We also found that energy expenditure following hypoxic exposure was higher than normoxic conditions. Fat oxidation was lower in the HYP group than the CON group. However, there was also a significant reduction in fat mass in the HYP group of approximately 42% (Table 2). Therefore, the change in fat mass assumed to have resulted from increased energy expenditure itself. In human studies, altitude has been shown to have an important impact on energy balance and body composition. Butterfield et al. [21] has reported a loss in body mass during altitude sojourns (altitude 4,300 m for 1 month) and have found that basal metabolic rate increases at high altitude. Mawson et al. [22] demonstrated that altitude exposure at 4,300 m elevates basal metabolic rate compared with rates at sea level. In another study, during altitude exposures between 3,500 m and 5,000 m, RMR was increased by 10% and 28%, respectively [23]. In the case of animals, highland deer mice expend significantly more energy per day than mice from a lowland population, which would require a high rate of O2 and substrate consumption [6]. Highland deer mice may be expected to rely on carbohydrates, as carbohydrates are metabolized with superior yield of ATP per mole O2 consumed. In order to compensate for decreased availability of O2, oxidative muscles (i.e., soleus muscle) have increased mitochondrial function. A prominent role of mitochondria is to produce the energy by consuming oxygen. Ferri et al. [24] assessed the respiratory parameters of the mitochondrial population of soleus muscle fiber and found that mitochondrial respiration was significantly higher following hypoxic exposure (fractional inspired O2 of 10% for 4 weeks) compared with normoxic condition for all respiration states. According to these results, we hypothesize that the increased energy expenditure results from enhancing mitochondrial activation in response to decreased availability of O2.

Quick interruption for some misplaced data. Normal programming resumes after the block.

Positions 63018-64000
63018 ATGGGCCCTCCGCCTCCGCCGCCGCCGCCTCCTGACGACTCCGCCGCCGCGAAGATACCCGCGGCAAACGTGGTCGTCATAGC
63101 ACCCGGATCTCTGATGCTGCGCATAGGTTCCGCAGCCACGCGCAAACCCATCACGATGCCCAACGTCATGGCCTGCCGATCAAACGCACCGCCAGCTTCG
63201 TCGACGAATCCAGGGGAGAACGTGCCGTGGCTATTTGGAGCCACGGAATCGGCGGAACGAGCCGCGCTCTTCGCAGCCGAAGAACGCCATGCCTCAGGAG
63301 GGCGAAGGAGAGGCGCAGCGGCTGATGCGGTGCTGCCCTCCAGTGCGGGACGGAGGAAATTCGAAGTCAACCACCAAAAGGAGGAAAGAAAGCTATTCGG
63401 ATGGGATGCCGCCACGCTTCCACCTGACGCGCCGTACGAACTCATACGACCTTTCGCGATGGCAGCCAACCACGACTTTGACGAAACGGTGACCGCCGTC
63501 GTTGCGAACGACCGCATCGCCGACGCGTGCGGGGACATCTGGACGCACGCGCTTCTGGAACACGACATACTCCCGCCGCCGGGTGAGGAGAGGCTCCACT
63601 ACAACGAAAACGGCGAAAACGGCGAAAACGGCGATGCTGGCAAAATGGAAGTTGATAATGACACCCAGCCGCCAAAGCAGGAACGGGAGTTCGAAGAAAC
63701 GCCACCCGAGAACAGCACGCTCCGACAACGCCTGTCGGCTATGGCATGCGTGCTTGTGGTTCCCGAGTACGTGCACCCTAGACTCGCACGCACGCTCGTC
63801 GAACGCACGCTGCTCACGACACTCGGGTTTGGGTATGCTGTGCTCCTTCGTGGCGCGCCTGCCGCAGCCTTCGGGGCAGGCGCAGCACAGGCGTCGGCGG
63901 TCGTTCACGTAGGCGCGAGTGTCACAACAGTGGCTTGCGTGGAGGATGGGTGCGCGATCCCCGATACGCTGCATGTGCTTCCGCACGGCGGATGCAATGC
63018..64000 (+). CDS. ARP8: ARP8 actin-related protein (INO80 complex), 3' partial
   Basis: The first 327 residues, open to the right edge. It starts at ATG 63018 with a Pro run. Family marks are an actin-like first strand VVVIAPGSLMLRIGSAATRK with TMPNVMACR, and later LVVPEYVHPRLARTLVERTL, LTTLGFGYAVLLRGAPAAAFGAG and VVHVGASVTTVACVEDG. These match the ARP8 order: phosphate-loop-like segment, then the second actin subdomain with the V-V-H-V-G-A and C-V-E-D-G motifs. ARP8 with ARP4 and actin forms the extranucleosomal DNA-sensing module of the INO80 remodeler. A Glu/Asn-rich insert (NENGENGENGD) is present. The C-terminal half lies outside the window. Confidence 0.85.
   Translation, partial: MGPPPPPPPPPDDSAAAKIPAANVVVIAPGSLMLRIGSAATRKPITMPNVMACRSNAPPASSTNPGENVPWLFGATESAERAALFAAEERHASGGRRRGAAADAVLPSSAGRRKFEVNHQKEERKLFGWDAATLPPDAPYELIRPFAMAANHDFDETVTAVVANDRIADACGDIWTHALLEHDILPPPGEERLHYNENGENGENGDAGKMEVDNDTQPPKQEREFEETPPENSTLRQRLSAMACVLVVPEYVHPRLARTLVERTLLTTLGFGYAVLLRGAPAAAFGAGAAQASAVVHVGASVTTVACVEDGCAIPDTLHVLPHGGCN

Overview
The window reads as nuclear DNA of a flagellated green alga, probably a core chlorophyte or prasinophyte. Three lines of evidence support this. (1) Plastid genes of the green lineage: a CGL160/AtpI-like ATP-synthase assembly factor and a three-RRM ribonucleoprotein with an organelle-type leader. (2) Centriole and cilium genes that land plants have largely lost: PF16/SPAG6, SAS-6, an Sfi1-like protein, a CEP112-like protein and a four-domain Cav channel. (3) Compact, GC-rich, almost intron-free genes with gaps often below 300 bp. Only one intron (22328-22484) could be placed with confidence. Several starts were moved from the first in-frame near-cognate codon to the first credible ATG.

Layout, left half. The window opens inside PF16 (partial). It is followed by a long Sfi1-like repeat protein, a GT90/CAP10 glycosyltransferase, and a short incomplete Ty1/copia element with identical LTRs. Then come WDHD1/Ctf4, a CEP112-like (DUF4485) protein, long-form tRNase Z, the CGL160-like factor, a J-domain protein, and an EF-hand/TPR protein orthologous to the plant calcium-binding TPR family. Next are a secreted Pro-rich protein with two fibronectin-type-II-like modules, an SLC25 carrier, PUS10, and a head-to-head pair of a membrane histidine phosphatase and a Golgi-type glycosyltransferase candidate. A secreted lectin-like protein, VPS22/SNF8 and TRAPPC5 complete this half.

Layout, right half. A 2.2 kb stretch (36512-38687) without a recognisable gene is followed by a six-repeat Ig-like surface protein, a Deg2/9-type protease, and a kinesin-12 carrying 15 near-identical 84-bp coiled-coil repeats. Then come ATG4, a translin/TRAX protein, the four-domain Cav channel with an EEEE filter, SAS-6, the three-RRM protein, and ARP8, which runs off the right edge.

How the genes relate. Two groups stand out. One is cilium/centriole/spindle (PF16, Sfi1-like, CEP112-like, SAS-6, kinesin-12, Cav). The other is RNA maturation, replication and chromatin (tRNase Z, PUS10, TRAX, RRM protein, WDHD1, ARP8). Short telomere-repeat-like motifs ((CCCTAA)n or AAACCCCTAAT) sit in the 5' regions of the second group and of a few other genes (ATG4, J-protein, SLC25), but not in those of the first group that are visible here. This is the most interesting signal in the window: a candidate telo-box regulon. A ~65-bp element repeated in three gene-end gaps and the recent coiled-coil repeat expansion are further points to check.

Although an investigation of mitochondrial function was not conducted in the present study, we did assess the protein expression of PGC1α. PGC1α is the key regulator of mitochondrial biogenesis. O’Hagan et al. [25] reported that PGC-1α upregulation in skeletal muscle cells led to increased oxygen consumption secondary to increased mitochondrial mass. In our study, the protein expression of PGC1α was approximately 35% higher in mice exposed to hypoxic conditions (Figure 5). Based on these results, we concluded that hypoxic exposure could augment energy expenditure via PGC-1α upregulation.